• must consider the consultation document and consultation report;
  • must consider the objections and the objection report and any responses to the notice supporting the proposals.

 

The School Organisation Code clearly stated that "where a local authority's proposals had received objections, and require determination under section 53 of the Act, the local authority must not approach the determination of these proposals with a closed mind. Objections must be conscientiously considered alongside the arguments in respect of the proposals and in light of the factors set out in section 1.3-1.4 of this code"

 

Should the proposal be approved, a 28 day referral period to the Welsh Ministers would commence for the following bodies (section 54 of the School Standards and Organisation (Wales) Act 2013):

 

  • another local authority affected by the proposals;
  • the appropriate religious body for any school affected;
  • the Governing Body of voluntary or foundation school subject to the proposals;
  • a trust holding property on behalf of a voluntary or foundation school subject to the proposals; and
  • a further education institution affected by the proposals.

 

To ensure that strong leadership for the new school was established without delay, a temporary governing body comprising 14 governors would be established with immediate effect.  The first task of the temporary governing body would be to advertise the position of Headteacher with the aim of the successful candidate taking up post in January 2015.  This would enable the temporary governing body and Headteacher to work closely with the current leadership teams of both schools to effectively support transition to the amalgamated school.

 

At the meeting the Leader commented that copies of the appendices to the report were available to those who wished to view them and in addition they were made available on the Council’s website  and to all Members in the Members room.

 

This was a matter for Executive decision.

 

RESOLVED –

 

(1)          T H A T the findings of the objection report on the proposal to amalgamate Eagleswell and Llanilltud Fawr primary schools, as attached at Appendix D to the report, be noted.

 

(2)          T H A T the implementation of the proposal to amalgamate Eagleswell and Llanilltud Fawr primary schools from September 2015 be approved.

 

Reasons for decisions

 

(1)          To ensure the views of objectors are taken into account in the decision making process.

 

(2)          Following the completion of a period of statutory notice, a decision is required on whether to implement the proposal to amalgamate Eagleswell and Llanilltud Fawr primary schools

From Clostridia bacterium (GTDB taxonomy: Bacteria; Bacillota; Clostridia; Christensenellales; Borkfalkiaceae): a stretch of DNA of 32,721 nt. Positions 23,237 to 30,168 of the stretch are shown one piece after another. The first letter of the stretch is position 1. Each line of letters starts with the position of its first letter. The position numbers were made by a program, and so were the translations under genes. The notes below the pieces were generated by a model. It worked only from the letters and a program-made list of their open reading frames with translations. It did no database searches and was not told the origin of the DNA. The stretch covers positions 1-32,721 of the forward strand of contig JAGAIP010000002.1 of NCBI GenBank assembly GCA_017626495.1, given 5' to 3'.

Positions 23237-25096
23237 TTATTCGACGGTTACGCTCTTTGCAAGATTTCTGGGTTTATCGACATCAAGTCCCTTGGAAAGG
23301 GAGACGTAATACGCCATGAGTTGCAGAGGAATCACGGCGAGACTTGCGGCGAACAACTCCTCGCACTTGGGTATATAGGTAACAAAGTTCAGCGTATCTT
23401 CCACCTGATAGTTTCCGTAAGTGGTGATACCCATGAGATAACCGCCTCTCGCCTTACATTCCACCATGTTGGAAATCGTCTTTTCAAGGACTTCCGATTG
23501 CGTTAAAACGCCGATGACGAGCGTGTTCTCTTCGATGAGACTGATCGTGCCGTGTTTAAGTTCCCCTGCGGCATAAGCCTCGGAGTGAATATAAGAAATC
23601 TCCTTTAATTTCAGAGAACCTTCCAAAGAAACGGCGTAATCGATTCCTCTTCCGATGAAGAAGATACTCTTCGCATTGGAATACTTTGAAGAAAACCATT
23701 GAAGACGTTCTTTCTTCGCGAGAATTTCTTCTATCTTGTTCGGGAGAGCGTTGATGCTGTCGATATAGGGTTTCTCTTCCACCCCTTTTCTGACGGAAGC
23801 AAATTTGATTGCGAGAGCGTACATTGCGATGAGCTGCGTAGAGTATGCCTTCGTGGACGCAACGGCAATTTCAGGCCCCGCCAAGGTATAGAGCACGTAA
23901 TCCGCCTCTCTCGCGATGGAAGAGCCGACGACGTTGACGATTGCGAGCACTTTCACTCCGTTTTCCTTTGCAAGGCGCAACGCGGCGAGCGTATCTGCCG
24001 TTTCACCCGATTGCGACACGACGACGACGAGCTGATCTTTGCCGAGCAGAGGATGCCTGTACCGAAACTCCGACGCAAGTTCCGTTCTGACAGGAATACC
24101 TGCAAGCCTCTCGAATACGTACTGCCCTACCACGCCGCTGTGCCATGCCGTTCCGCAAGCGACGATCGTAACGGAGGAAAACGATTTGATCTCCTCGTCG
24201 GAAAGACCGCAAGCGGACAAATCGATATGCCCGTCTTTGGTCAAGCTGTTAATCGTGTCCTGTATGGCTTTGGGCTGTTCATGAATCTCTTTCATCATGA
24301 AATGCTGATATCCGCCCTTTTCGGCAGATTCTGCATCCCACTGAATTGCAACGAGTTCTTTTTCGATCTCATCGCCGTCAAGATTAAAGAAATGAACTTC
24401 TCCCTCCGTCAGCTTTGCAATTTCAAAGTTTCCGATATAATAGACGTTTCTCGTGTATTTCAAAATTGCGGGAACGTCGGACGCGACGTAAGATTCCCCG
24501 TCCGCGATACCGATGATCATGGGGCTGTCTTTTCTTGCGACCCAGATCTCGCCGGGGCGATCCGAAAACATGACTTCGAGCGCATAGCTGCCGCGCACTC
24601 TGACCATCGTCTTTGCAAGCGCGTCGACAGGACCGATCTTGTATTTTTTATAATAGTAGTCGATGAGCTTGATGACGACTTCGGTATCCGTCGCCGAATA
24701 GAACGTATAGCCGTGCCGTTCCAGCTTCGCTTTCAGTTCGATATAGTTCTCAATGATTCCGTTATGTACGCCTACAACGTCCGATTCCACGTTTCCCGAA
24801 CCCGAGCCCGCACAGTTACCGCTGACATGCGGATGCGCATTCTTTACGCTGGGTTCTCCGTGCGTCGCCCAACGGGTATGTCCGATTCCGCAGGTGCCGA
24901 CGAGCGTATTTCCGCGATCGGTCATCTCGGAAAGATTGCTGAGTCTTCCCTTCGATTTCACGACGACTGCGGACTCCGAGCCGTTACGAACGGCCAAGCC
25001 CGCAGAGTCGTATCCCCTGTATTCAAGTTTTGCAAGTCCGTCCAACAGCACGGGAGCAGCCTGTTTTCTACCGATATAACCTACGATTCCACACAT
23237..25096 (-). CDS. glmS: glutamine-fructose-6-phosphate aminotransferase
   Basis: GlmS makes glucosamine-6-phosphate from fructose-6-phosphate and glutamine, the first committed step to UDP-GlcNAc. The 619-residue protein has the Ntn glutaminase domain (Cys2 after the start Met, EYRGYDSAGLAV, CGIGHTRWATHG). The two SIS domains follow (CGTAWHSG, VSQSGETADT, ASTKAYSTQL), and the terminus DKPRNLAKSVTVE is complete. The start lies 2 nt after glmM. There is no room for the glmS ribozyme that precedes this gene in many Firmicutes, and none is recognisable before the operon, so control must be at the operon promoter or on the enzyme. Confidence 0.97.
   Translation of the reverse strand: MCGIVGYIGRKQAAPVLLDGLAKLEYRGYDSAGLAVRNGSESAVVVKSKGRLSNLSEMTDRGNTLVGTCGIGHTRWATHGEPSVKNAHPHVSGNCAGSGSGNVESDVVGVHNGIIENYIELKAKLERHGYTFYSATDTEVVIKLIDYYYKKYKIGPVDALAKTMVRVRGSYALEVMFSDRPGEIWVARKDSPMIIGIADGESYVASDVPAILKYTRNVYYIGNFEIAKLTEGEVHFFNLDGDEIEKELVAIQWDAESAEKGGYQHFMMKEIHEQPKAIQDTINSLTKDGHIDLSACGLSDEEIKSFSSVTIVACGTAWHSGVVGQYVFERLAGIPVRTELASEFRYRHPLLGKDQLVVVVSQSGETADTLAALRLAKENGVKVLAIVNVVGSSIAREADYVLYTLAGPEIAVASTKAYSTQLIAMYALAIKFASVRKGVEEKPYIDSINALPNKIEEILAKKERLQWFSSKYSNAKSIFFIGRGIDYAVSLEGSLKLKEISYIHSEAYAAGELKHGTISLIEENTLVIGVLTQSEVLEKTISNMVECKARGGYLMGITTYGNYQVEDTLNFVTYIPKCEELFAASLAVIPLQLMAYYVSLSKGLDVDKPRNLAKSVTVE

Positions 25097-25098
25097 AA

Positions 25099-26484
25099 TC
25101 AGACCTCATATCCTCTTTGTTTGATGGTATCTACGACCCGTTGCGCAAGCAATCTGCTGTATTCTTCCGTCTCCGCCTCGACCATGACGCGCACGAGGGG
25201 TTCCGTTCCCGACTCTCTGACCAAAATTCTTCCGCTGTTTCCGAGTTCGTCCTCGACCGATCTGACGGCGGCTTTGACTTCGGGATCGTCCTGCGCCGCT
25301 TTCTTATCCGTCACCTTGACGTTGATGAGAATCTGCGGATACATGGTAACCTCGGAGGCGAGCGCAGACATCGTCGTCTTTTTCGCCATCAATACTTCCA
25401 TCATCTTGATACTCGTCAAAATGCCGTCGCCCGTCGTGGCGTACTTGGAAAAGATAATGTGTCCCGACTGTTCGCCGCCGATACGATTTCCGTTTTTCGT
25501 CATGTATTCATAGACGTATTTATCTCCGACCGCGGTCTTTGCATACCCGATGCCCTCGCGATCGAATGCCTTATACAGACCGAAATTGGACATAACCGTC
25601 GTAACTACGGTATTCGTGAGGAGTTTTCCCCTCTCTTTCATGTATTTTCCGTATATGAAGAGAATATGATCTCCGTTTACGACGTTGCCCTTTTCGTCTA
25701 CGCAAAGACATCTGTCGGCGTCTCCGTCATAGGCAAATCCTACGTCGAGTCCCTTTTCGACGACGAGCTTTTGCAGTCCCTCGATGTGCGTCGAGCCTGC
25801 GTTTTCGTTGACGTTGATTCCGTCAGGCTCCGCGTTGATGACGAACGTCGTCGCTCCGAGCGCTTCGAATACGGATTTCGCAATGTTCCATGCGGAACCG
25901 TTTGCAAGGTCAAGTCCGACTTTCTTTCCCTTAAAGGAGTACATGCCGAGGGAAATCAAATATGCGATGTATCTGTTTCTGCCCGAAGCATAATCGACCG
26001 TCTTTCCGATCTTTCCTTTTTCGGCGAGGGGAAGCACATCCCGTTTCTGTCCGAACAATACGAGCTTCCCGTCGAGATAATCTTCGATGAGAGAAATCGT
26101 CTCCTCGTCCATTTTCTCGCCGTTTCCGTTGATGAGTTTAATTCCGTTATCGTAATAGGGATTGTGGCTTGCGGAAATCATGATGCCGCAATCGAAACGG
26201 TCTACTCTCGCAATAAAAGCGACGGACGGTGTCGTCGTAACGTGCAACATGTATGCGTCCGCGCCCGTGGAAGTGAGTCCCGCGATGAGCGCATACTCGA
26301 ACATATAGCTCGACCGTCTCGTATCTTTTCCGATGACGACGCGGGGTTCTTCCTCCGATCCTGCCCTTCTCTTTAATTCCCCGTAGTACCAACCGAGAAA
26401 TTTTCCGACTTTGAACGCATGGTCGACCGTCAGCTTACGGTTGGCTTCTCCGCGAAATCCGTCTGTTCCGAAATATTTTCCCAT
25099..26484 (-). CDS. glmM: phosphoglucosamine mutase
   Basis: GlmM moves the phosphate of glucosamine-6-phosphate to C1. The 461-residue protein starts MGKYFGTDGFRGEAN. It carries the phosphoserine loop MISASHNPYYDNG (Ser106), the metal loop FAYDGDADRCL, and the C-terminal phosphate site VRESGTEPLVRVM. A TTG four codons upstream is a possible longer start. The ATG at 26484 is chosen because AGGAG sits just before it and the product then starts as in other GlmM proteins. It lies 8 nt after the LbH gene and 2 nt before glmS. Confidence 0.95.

C2371                        DISABLED FACILITIES ADAPTATIONS FRAMEWORK (HBMCS) (SCRUTINY COMMITTEE – SOCIAL CARE AND HEALTH, HOUSING AND PUBLIC PROTECTION AND CORPORATE RESOURCES) –

 

Approval was sought for the setting up of a Disabled Facilities Adaptations Framework agreement.

 

On 15 July, 2013 Cabinet noted a report on the Disabled Facilities Grants Delivery Improvement (Minute No 1415).  This report stated the DFG team were researching alternative approaches for the procurement of builders to undertake the adaptation works funded by Disabled Facilities Grants in order to reduce the delivery time of Disabled Facilities Grants.

 

Through the introduction of the Adaptation Framework, it was anticipated the time to deliver a Disabled Facilities Grant would reduce as a direct result of removing the need to tender each individual property's grant work.  Key Performance Indicators in the Framework Agreement would also provide a mechanism to influence the time builders took to start and complete works.

 

It was proposed to set up a framework of building contractors to carry out works for private householders who were applicants for a grant to provide disabled adaptations works to their home.

 

There would be six contractors within the Framework that would operate for an initial period of two years with an option to extend up to a further 24 months.

 

The restricted tender process to award the Framework contractor was ongoing. The tender was offered through the 'etenderwales' website with a submission date of the 2 May, 2014. Twenty Nine tenders were received, and eleven were shortlisted and invited to interview on 4 and 5 June, 2014.

 

The tenders had been evaluated on 100% quality, as costs were predetermined by the pre-priced schedule of rates.

 

The reasonableness of the rates had been determined by an external quantity surveying company who reviewed all the rates against tenders received by the DFG service over the last 6 months to further ensure they were competitive.

 

The successful contractors would be monitored through a set of Key Performance Indicators that would be included into the DFG performance quarterly report presented to Cabinet.

 

Each grant applicant would enter into individual contracts under the Framework to enable the adaptation work to be carried out.  The grant applicant would choose the framework contractor and would employ them directly. The Council would be employed by the grant applicant as the Contract Administrator.

 

This was a matter for Executive decision.

 

RESOLVED –

 

(1)          T H A T the Director of Development Services, in consultation with the Cabinet Member for Housing, Building Maintenance and Community Safety and the Head of Legal Services be authorised to agree the terms of the Disabled Facilities Adaptations Framework Agreement.